"'Villains!' I shrieked, 'dissemble no more! I admit the deed! -- tear up the planks! -- here, here! -- it is the beating of his hideous heart!"
-- Confession of the narrator in "The Tell-Tale Heart," 1843

You don't get Edgar Allan Poe endings in Albany. But a guy can fantasize.

How about a Frank Capra: "I'm not fit to be a senator! I'm not fit to live! Expel me, not him! Every word about Taylor and me and graft and the rotten political corruption of my state! Every word of it is true!" -- Sen. Joseph Paine in the final scene of "Mr. Smith Goes to Washington," 1939

Don't hold your breath.

We learn this week instead of another dull, dry deposition coming down the pike in Albany. It will involve Assembly Speaker Sheldon Silver (D-Manhattan), who might properly be described as dull and dry himself. He's being deposed in a civil suit being brought against him by two women who allege that their former boss, former Brooklyn Assemb. Vito Lopez, was allowed to engage in a perennial pattern of unfettered harassment, including harassment of them, under the protection of the speaker.

No one knows how the case will turn out, but it's safe to say there will be no Poe or Capra moment. There will be no cathartic confession, just dull, grey Albany attorneys squabbling over procedural issues behind closed doors until, perhaps, a settlement is reached.

That's too bad.

The same could be said in the case facing state Sen. Malcolm Smith (D-Jamaica), or any of the other former and current legislators who have been indicted. Smith is accused, among other things, of attempting to trade his office's influence for campaign contributions. But looking at Smith reveals not a trace of shame. He continues to prance the hallways of Albany like a sartorial peacock, even in the face of damning FBI wiretaps.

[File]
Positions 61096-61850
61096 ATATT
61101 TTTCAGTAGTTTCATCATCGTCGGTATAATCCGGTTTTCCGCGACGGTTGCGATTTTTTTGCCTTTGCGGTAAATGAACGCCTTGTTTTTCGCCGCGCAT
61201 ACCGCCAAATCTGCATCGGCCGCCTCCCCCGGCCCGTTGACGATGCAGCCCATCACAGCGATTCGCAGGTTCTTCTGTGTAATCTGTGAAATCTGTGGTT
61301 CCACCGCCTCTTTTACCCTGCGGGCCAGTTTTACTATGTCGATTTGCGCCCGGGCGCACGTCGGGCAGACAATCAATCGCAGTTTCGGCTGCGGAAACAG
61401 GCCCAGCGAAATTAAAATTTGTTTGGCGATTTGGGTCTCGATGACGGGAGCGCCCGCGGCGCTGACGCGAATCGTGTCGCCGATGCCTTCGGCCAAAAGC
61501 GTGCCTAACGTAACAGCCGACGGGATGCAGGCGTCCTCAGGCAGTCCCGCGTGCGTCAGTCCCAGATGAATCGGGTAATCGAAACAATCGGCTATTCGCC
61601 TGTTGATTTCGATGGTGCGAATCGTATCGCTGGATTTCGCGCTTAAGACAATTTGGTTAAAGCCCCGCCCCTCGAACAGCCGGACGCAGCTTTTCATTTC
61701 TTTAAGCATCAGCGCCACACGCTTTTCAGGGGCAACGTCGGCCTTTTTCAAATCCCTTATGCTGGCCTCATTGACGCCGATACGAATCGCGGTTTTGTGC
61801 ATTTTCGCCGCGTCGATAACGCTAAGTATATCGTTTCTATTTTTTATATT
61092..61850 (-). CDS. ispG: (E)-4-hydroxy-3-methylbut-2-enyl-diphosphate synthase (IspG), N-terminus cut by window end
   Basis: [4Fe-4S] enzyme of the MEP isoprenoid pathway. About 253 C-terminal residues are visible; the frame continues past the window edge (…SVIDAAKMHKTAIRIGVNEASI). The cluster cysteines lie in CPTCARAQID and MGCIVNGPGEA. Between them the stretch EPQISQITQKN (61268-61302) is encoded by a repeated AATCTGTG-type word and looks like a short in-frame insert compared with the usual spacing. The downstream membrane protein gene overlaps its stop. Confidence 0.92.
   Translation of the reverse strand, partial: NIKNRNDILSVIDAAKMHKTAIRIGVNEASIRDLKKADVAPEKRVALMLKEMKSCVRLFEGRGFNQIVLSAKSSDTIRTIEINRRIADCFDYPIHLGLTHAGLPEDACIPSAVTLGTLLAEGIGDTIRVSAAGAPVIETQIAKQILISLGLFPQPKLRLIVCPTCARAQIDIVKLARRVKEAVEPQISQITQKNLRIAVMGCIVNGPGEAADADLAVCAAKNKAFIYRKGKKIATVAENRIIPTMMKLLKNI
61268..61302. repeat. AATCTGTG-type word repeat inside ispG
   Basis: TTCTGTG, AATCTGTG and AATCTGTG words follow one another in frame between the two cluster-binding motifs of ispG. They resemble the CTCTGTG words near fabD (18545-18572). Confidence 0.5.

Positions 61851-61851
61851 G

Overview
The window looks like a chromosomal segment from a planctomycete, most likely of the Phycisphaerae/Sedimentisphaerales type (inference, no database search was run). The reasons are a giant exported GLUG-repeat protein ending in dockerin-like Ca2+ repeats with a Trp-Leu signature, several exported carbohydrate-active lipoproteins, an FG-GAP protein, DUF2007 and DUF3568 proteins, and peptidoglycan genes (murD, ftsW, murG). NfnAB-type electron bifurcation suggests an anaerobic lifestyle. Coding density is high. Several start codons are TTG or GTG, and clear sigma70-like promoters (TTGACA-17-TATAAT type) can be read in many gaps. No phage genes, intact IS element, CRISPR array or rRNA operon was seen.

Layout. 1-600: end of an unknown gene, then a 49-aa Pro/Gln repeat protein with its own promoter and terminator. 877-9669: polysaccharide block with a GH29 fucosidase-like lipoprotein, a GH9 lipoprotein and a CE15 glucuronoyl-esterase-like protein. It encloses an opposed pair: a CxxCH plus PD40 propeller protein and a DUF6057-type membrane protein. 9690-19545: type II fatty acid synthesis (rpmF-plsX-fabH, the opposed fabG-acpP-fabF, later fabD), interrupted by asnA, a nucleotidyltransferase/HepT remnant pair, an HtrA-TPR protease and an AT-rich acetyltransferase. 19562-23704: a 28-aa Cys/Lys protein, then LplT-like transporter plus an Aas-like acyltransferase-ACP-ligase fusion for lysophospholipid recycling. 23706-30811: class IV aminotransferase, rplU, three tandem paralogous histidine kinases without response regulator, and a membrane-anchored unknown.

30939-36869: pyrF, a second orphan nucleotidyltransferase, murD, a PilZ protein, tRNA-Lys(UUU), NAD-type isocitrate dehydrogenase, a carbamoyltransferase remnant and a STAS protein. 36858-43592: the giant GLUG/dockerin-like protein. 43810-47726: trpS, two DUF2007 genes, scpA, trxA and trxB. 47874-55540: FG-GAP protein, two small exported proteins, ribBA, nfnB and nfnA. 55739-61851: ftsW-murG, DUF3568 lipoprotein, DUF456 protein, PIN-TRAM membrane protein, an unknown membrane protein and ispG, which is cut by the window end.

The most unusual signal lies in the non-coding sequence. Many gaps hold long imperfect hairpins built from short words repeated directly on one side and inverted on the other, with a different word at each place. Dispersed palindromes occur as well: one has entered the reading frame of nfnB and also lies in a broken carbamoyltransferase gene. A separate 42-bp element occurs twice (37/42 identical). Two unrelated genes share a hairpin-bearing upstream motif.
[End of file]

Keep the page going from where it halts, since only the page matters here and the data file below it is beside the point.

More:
Silver and Smith enjoy the presumption of innocence of course, but in the past eight years, more than 25 state lawmakers have been convicted of crimes, censured or accused of wrongdoing. I can recall not one truly heartfelt confession, other than at sentencing time before judges. It's as though errant officials have forgotten what's truly right and what's truly wrong. Wrong to them is getting convicted.

Catholics have the sacrament of penance. It's what we ask for in the confession booth before re-emerging with our step slightly lightened. Confession has been historically disparaged by Protestants and others, but it performs a hugely important function, even from a secular perspective. Going to confession makes a person identify right from wrong in his own mind and soul. It makes him take full responsibility for his transgressions, not just to his creator, but to himself. And it acts as a reset button, like holding control, alt and delete on a computer keyboard.

Albany desperately needs that type of ethical reboot. Black and white no longer exist in our capital. There are only shades of grey.

William F. B. O'Reilly is a Republican consultant who worked on the Rob Astorino campaign for governor.